The cruelty of nature
Hunting is conservation! That is the motto of the Rocky Mountain Elk Foundation.
It appears on the cover page of their bi-monthly journal, Bugle.
For those of you that have been reading my bi-weekly Flathead Outdoors column for the last 25 years, you know that I love the outdoors, especially the hunting and fishing aspects of outdoor recreation.
A few times each year I get reader mail, sometimes through Letters to the Editor and sometimes personal letters sent to my home or through the Daily Inter Lake office.
This column is in response to one such letter I recently received that called me nasty names and referred to me and other hunters as “slob hunters.”
It was clear to me that this fella, from Marion, dislikes all hunters, and probably anglers, too.
He views wildlife as sacred and says that we humans should never kill any of God’s wild critters.
Everything that exists on planet earth can generally be categorized as being an animal, a vegetable or a mineral (rocks).
Recent scientific studies indicate there are microscopic critters that have both plant and animal characteristics.
Plants have the advantage of being able to manufacture their own food by sending roots into Mother Earth to extract nutrients and moisture, and soak up sunlight to manufacture their own nourishment.
We animals don’t have that ability. We sustain human and animal life by eating other plants and animals.
Now this letter writer from Marion probably believes he sustains his life by not harming any wildlife. He is absolutely wrong!
I don’t know if he is just against eating wild meat or also against eating all meat such as pork, chicken and beef. Even strict vegetarians cause the death of many animals in order to survive.
Each spring I roto-till my backyard vegetable garden. I grow a variety of corn, tomatoes, peas, lettuce and other vegetables.
Each spring, after roto-tilling, I notice dozens of worms and nightcrawlers that have been cut in half by my tiller. Do those earthworms have any less of a right to live than the elk or deer I shoot and eat?
My vegetable garden kills wildlife. Now guess how many zillions of worms, gophers, ground nesting birds and other wild critters get killed during the plowing and harvesting of Montana’s millions of acres of wheat, barley and other human plant foods.
I think the biggest threat to mankind’s oldest way of surviving, hunting and fishing for food, is Hollywood.
Our TV screens are chuck full of cute animated wildlife critters that are really nasty wildlife species such as mice, rats and bugs that laugh, cry and hug each other just like humans.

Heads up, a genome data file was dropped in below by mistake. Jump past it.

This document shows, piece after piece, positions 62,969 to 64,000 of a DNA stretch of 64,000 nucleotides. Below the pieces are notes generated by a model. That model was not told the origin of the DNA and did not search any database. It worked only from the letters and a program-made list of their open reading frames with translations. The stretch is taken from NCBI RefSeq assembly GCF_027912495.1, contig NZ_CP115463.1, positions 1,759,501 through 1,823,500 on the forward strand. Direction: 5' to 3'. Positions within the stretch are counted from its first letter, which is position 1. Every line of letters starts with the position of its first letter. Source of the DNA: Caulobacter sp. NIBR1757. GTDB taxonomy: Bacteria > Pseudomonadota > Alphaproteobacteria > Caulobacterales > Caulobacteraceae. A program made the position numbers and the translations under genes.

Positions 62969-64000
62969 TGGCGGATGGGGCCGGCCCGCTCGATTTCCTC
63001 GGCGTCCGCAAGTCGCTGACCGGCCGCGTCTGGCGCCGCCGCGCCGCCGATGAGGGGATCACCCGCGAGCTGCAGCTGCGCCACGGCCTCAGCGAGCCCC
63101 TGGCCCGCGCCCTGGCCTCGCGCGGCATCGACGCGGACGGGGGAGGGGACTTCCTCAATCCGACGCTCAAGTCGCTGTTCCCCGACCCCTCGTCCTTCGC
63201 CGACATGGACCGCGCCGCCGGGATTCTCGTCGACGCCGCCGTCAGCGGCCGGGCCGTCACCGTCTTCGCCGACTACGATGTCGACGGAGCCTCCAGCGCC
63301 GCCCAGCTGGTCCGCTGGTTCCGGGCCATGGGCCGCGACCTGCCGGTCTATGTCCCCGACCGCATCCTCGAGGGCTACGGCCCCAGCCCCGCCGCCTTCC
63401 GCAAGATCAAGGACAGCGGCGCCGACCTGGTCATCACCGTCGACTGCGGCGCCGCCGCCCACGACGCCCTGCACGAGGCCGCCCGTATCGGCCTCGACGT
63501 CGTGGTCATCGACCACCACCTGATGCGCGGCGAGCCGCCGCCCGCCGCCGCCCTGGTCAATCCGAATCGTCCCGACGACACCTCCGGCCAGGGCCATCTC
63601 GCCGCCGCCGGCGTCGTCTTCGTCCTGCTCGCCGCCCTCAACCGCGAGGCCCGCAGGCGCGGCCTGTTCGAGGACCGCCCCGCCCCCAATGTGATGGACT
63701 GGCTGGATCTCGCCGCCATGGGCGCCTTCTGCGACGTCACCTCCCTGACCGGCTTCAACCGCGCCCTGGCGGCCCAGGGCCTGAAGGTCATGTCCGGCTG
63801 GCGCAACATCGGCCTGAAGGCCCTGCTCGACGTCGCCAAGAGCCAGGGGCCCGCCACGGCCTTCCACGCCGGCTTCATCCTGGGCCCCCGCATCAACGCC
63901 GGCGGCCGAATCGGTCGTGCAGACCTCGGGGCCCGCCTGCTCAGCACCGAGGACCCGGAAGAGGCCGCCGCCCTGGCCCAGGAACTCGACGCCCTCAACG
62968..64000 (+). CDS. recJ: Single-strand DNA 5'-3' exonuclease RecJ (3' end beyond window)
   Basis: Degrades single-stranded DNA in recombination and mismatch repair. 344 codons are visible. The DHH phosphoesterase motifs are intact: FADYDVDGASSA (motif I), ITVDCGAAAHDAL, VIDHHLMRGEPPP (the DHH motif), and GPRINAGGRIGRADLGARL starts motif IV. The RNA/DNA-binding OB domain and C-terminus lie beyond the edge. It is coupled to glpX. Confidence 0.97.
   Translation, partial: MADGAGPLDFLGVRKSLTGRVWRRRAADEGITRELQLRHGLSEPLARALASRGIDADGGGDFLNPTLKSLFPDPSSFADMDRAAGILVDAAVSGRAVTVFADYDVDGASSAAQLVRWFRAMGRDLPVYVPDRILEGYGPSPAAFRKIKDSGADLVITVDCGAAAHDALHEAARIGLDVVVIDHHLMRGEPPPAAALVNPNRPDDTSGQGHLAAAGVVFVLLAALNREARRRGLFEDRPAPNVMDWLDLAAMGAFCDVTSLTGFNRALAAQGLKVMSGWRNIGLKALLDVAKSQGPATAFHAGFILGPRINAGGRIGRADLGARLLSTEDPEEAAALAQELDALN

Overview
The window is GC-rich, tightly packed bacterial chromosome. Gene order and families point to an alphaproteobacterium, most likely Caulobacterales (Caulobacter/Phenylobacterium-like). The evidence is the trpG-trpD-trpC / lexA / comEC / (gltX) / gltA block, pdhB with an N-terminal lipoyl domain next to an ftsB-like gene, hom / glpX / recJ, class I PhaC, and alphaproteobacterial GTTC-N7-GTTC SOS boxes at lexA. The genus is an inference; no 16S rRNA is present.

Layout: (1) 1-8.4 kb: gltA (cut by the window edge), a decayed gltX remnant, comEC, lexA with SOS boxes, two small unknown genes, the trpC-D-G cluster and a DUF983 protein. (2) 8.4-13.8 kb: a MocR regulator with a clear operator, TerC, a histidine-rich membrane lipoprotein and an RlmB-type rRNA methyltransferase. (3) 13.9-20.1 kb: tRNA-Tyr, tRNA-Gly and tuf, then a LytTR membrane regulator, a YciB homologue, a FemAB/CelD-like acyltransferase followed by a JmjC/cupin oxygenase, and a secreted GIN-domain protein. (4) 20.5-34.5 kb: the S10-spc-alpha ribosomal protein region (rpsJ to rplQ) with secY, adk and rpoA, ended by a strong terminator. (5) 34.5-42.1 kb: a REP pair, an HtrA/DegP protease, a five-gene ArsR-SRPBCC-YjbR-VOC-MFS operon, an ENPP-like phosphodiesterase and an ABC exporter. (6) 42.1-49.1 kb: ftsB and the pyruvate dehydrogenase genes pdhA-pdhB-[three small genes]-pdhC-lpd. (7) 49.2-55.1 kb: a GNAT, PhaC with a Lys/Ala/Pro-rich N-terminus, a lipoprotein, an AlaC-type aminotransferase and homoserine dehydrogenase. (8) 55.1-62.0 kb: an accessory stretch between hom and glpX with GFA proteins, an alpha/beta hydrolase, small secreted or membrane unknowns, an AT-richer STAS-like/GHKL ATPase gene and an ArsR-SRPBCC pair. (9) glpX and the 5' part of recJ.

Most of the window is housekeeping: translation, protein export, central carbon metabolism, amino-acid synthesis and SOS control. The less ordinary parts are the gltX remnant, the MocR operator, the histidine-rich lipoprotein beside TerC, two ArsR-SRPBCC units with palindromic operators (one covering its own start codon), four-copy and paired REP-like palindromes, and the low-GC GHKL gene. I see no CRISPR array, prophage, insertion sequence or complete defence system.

In most cases, nothing could be further from the truth. I like the story of how bass reproduce. After forming a nest in the lake bottom, mom bass lays her eggs and pappa bass fertilizers them with his sperm.
He then guards the eggs from other fish and water critters that love to eat fish eggs. Now, that is where the Hollywood version of bass reproduction ends.
What they don’t show is that after the eggs hatch, papa bass turns around and eats his newly hatched kids!
So much for compassionate papa bass!
But, that’s how mother nature works. Life in the wild is tough and cruel! They kill to survive.
Several years ago, I read a story about a death of a bull elk in Yellowstone National Park.
Park policy is for natural management of wildlife. I later met this outdoor writer at a hunting convention and he confirmed the story. That writer lived near Yellowstone and makes frequent trips into the park. One winter he watched an old bull elk slowly die.
The bull lived in Yellowstone, so never was hunted or shot.
Each visit to the park showed the elk living in a smaller and smaller winter home range. Its ribs stood out. This elk appeared to be starving.
Being an old elk, its teeth were probably worn down to its gums. It probably could not chew the normal woody plant tips or dry grass which is its natural winter food.
There are no elk dentists in Yellowstone to provide replacement elk teeth.
One day the elk bedded near a park road, too weak to even stand. An armed park ranger drove that road every day and stopped to observe the dying and suffering elk. He then drove on.
Park policy was natural management of wildlife. This elk was dying a slow natural death. It was against park policy to shoot this elk, to end its suffering.
One day the elk was dead. Tracks and evidence in the snow indicated the helpless elk was discovered by a pack of coyotes who quickly attacked this helpless elk. It is likely the coyotes were eating this elk when it was still alive.
Not a pleasant way to die, but a natural way to die. A bullet would have been merciful.
Most natural deaths in the wild are usually painful and not quick like the near instant kill by a hunter’s bullet.
So, I, as a hunter, along with over 100,000 other Montana hunters, have no lasting regrets about killing wildlife so that my family can eat.
I don’t necessarily enjoy killing deer and elk, but killing is an essential part of hunting.
As the Bugle magazine says, hunting is conservation!
I’ll add that hunting is natural and usually provides a more quick and painless death than most natural deaths. I am a hunter and conservationist.
Death is the final chapter of life.